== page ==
2 weeks left, final US debate is on foreign policy

Updated 23 October 2012

2 weeks left, final US debate is on foreign policy

WASHINGTON: Barack Obama and Republican rival Mitt Romney tangle over foreign policy Monday night in their final presidential debate, with both candidates still looking for a breakout moment in a deadlocked White House campaign two weeks before Election Day.
Polls show Obama with a small advantage in voter perceptions about which candidate is best prepared to handle US foreign policy in chaotic world. Romney will do his best in the 90-minute debate in Florida to minimize the president’s accomplishments and win the support of the small slice of undecided voters among the millions of Americans who will be watching.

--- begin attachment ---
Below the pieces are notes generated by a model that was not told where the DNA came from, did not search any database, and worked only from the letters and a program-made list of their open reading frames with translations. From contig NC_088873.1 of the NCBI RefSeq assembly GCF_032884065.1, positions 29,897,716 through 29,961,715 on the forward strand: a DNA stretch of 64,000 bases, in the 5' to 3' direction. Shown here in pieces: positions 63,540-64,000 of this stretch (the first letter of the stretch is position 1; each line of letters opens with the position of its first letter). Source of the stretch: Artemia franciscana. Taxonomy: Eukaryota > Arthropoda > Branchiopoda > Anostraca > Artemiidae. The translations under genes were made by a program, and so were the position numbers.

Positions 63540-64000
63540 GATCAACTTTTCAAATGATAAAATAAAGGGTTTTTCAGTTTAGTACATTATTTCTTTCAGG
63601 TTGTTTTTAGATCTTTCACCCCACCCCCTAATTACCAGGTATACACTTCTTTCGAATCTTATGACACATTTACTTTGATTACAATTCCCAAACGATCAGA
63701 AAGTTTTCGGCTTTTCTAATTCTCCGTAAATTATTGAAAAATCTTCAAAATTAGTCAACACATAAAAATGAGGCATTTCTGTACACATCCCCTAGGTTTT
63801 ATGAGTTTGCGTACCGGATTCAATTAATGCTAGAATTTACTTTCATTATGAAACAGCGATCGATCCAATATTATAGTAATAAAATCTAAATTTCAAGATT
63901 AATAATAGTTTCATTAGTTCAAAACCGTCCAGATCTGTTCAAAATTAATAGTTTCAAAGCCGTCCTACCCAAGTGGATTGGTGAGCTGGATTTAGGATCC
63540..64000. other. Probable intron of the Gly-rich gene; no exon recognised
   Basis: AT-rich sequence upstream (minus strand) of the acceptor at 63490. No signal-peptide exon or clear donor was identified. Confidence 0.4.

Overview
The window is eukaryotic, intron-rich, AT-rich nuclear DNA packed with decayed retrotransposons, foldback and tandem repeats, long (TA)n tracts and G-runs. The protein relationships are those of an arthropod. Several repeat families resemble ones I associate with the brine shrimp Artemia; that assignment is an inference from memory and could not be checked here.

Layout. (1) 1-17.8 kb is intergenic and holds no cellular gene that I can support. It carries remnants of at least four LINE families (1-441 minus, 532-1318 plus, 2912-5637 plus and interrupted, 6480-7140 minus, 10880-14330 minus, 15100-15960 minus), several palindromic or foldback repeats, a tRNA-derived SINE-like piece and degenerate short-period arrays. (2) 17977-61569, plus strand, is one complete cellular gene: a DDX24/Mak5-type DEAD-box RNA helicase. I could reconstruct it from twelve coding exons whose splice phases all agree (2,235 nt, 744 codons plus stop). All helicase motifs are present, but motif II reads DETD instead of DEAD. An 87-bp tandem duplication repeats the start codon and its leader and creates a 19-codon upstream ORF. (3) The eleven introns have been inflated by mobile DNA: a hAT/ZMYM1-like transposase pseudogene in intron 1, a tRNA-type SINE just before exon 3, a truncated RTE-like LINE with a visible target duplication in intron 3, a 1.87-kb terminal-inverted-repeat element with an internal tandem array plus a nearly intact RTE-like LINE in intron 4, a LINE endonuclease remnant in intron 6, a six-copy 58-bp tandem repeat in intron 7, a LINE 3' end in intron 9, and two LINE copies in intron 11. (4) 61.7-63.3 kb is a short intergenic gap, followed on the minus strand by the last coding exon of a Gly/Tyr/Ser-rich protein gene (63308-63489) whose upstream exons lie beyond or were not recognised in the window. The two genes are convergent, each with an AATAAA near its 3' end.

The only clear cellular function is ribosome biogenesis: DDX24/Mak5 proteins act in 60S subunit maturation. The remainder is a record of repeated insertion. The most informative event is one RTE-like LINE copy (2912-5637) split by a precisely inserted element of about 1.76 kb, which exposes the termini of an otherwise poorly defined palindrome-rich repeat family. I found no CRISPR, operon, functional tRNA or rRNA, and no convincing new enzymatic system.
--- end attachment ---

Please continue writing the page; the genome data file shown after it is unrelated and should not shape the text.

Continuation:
The former Massachusetts governor has been hitting Obama hard on the administration’s changing explanations of what happened in last month’s attack on the US Consulate in Benghazi, Libya, where militants killed four Americans, including US Ambassador Chris Stevens.
The Syria violence, Iran-Israel tensions, China, terrorism and the war winding down in Afghanistan were also expected to come up in Monday’s debate. Moderator Bob Schieffer of CBS News has picked five topics, devoting the most time to the Middle East and terrorism. Other subjects are America’s role in the world, Afghanistan and Pakistan, Israel and Iran, and the rise of China.
As the Nov. 6 vote approaches, 41 of the 50 US states are essentially decided, and the candidates are fighting over the remaining nine battleground states, including the critical Ohio and Florida.
The battleground states assume outsized importance because the presidency is decided in state-by-state contests, not by a national popular vote. The system can lead to a candidate winning the popular vote but losing the presidency, as former Vice President Al Gore did in 2000.